It’s not an exaggeration to say that you could easily plan a 2-week visit to Washington, DC and be kept busy every moment of every day, there is that much to do and see. From touring the Capitol Building, to visiting the White House Visitor’s Center, to Ford’s Theater, to Chinatown, to all of the Smithsonians, to the National Cathedral and the National Zoo, to the cobblestone streets of Georgetown, or taking in a show at the Kennedy Center, the list of must see spots in the city is long and varied.

While it is safe to say that visiting Washington, DC is on the higher end of the $$$ scale, there is also a lot to see and do that won’t cost a dime, such as visiting the Smithson Museums, or exploring Georgetown and Chinatown, or taking a picnic lunch to the mall.  The monuments are free as well so take a walk over to the tidal basin and say hello to Thomas Jefferson.  He has a beautiful monument and the view is especially wonderful during cherry blossom season.

washington dc

The Thomas Jefferson Memorial at the Tidal Basin

A Thriving Food Scene

And, don’t forget to bring your appetite because Washington, DC has a thriving food scene.  You will not go hungry with fine dining choices such as Corduroy, Old Ebbitt Grill, Rasika and Blue Duck Tavern.  Other more casual choices include Ted’s Bulletin, Matchbox Pizza and Hill Country Barbecue.  No, you definitely won’t go hungry and you’ll find something for everyone, including a DC staple, Ben’s Chili Bowl.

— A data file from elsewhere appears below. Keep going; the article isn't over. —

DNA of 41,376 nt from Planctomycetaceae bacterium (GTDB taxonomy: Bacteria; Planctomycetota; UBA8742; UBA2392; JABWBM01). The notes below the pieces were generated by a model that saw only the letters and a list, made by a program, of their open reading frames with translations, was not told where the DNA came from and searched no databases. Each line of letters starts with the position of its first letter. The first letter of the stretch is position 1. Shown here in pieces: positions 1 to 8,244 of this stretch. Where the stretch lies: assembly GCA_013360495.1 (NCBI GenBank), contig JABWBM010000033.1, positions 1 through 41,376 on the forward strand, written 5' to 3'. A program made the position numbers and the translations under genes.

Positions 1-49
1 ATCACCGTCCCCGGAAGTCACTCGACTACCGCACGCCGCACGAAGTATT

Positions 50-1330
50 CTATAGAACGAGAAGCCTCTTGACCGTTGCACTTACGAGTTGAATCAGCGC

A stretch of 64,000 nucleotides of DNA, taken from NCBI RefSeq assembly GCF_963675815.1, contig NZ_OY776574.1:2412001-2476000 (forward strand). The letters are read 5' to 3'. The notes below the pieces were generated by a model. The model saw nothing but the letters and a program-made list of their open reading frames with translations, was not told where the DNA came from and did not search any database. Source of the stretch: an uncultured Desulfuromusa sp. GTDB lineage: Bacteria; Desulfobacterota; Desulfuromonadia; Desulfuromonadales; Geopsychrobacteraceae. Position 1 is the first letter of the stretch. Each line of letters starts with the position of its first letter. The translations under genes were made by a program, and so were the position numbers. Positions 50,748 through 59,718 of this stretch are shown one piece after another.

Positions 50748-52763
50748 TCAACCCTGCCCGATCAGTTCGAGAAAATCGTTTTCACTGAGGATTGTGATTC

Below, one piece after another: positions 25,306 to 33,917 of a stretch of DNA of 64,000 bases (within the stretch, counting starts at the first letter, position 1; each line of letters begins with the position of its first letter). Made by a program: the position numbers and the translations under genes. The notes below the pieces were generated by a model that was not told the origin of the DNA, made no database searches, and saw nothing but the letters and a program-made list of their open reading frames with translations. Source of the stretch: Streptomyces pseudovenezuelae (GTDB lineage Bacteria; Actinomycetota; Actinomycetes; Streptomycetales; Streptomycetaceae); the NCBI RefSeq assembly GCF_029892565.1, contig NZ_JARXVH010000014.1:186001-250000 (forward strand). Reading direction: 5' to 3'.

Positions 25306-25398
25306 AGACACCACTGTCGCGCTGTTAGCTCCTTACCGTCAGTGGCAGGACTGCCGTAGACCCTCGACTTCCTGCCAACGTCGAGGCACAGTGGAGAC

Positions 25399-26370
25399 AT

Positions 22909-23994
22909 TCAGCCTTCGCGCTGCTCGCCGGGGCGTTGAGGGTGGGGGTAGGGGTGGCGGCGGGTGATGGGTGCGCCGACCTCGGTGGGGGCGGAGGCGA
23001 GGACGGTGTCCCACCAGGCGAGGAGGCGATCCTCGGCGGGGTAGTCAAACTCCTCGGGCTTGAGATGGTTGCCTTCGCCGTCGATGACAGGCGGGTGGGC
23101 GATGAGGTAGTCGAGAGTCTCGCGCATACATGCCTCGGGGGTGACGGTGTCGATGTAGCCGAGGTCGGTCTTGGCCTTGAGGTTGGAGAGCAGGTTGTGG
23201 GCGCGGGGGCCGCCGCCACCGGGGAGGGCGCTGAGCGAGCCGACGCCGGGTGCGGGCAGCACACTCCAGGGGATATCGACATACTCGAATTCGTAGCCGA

Don’t Let Fear Dictate

Washington, DC has it all, for young and old and those in-between.  It has a vibe like no other city and yes, it’s the political hub of the country, but that just adds to the excitement.  So be a part of it, don’t let fear dictate your life or your travel plans.  Don’t miss an opportunity to visit the epicenter of US History, you won’t be disappointed.

Washington, DC

Cherry Blossoms

Airports that service Washington, DC:

National Airport = DCA  *most convenient

Dulles International = IAD

Baltimore/Washington = BWI

Save

Save

Save

Save

Save

Save

Save

Save

Save

Save

Save

Save

Save

Save

Save

Save

subscribe3

6 Responses to Washington, DC: It’s Not All Politics ~

  • Patti,
    I really enjoyed D.C. when I visited for an ACCH conference over Memorial Day weekend one year. I loved the Smithsonians and, particularly, the National Museum of Natural History. The Botanic Gardens were smaller than some but still very impressive. The Viet Nam Vet Memorial Wall was incredible. The ceremony on Memorial Day was very moving and the Rolling Thunder Parade was unbelievable whe 10,000 motorcycles parade through. The Metro was cool and the Old Station at the end of one of the lines ( I spent a night or two at a,friends just a few blocks away) was beautiful. I visited the Childrens Hospital there and took alot back to The Denver Childrens Hospital where I worked for many years. I also had a great time in Georgetown. The Peoples’ House did limited tours at the time and what we saw was amazing. I walked and walked and walked a d coukd not get enough of all the City has to offer. Thanks for sharing this. It not only brought back many good memories but it made me want to plan another trip when I can explore the outlying historical areas as well.